Mark Mattes offers an assessment of the role of the doctrine of justification in five contemporary Protestant theologians: Eberhard Jüngel, Wolfhart Pannenberg, Jürgen Moltmann, Robert Jenson and Oswald Bayer. These theologians are not just expounded and described but also rigourously assessed. By what criterion? This is explained in the first chapter. Mattes shares the radical Lutheran stance found in Gerhard Forde. The doctrine of justification is the ‘doctrine by which the church stands or falls’ and all systematic theological frameworks are subordinate to it. It is both the basis of theology and its boundary. It applies not just to ‘first order’ but also to ‘second order’ theological discourse-i.e. to academic theology as well as to preaching (5-6). Judged by this criterion, only one of the five theologians, Bayer, passes muster.
 After the introductory chapter there are chapters on each of the five theologians. The charge against most of them is not denying the doctrine of justification but subordinating it to an alien agenda. The first three are accused of accommodating the doctrine to modern secular assumptions, interpreting it in terms of ‘feeling’, ‘knowing’ and ‘doing’, respectively.
The analogy between God and humanity, human correspondence to God, viewed existentially by Jüngel and theoretically by Pannenberg, is seen ethically by Moltmann. We correspond to God primarily in action and secondarily in thought. Either way, the pall of Barthianism hangs over these theologians. When law is the form of the gospel, the gospel is lost. Faith is subverted by sight. Driving these theologies is an apologetic. The gospel itself will be justified to (Schleiermacher’s) “culture despisers” of religion when it delivers the new moral world. … If Jüngel’s tendency is to liken the gospel to a meta-experience, a “feeling,” and Pannenberg’s is to refine it into a grand, unified theory, a “knowing,” Moltmann’s tendency is to translate the gospel into a praxis, a “doing.” (98)
 The other two theologians, by contrast, adopt ‘non-accommodating strategies’, but only one of them is deemed satisfactory. Jenson is commended for seeing the church as a clear alternative to the world and not seeking a foundation for Christian faith shared by non-Christians. But, like the other three, he is accused of Hegelianism, of a process view of God. Also, he subordinates a forensic to an ontological view of justification, following the Finnish school of Luther research.
 Oswald Bayer is presented as the theologian who takes seriously the role of justification, to the extent that “it is difficult, if not impossible, to separate the doctrine of justification from Bayer’s thinking at virtually any point in his theology” (145). He locates truth not in experience (Jüngel), knowledge (Pannenberg), action (Moltmann) or a Catholic community (Jenson) but in a performative Word, a speech-act, in which the promise of the gospel brings forgiveness, life and salvation. From this perspective Bayer critiques the views of Kant, Schleiermacher and Hegel and thus, implicitly, those of the other four theologians considered in this book.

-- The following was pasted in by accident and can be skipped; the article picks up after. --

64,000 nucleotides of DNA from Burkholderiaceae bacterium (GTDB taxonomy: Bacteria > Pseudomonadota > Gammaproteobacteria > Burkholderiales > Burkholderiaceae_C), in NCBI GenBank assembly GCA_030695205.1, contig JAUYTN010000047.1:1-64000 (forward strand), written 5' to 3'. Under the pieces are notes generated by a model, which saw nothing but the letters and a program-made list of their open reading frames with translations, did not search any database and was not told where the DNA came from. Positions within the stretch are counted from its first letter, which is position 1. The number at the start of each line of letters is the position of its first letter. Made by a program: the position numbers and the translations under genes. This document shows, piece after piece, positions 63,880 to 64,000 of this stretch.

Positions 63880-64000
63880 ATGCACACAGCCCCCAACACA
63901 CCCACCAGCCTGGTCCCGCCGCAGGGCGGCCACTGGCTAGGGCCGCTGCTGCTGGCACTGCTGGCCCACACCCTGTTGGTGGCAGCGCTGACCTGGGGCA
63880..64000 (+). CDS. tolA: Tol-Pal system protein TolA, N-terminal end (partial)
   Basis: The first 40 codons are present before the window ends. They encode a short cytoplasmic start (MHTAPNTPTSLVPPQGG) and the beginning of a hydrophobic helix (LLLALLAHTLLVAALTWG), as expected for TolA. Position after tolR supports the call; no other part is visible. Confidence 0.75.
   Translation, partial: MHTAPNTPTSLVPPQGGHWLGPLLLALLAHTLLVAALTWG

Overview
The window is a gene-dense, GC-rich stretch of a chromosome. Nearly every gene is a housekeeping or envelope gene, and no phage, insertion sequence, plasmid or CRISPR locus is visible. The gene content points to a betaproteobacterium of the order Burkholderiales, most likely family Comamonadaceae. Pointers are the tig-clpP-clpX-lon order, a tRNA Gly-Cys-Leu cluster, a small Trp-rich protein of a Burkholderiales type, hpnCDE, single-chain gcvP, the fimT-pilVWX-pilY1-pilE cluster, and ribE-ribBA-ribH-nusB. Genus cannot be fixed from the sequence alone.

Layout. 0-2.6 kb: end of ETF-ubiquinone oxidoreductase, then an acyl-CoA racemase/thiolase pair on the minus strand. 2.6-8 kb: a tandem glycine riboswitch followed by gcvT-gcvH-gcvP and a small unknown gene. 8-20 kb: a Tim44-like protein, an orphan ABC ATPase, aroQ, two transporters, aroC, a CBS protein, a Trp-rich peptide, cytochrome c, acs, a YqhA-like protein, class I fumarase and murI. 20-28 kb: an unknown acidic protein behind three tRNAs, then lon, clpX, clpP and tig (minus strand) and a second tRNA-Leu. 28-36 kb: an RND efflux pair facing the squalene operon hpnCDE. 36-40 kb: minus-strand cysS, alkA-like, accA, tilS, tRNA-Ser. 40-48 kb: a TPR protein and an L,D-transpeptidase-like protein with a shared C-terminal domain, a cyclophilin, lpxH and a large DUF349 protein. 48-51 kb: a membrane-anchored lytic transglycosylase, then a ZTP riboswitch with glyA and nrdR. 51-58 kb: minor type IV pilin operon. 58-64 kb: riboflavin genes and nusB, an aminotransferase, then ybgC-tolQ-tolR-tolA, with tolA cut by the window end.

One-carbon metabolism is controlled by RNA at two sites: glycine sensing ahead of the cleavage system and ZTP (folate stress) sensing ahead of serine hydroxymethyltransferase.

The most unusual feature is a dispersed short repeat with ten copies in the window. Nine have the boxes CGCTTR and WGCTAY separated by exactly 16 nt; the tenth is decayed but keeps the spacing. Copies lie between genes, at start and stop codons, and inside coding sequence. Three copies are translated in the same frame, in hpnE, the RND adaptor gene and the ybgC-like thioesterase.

The account of each theologian is masterful, although demanding for those who are not used to the obscure language used by many systematic theologians. Each chapter concludes with a helpful summary which includes a list of positive and negative features of the theology that has been expounded. The account and critique of Moltmann, the theologian with whom I am most familiar, is profound and insightful. Against the emphasis that Moltmann (with many others) places on liberation, Mattes urges that politics belongs to the order of creation, not salvation. “The most important stance that the church can bring to the political realm is the truth that the political realm is never ultimate” (111), which undermines syncretistic theories of political salvation. One of the least helpful effects of liberation theologies is that political conflict is elevated to the status of Holy War.
 In the final chapter Mattes reaffirms his stance on the role of justification as the discrimen of theology. Justification is the criterion for theology as well as preaching and corrodes systems like those built up by the four theologians who are criticized.
 The argument is competently presented and the expositions and critiques of the theologians are perceptive. If, as one from the Reformed rather than Lutheran wing of the Reformation, I am not persuaded it is because I cannot accept the fundamental premise. On what grounds is this particular doctrine, hardly the most prominent in the New Testament, elevated to such an exclusive and elevated status? Why should it be considered flattering to Bayer to state that “it is difficult, if not possible, to separate the doctrine of justification from Bayer’s thinking at virtually any point in his theology”? The radical stance underlying this book is one that would not be accepted outside of Lutheranism and goes beyond the position held historically by most Lutherans. It can justifiably claim to be part of the historic Lutheran tradition, but it has never been the whole of that tradition and has usually been a minority.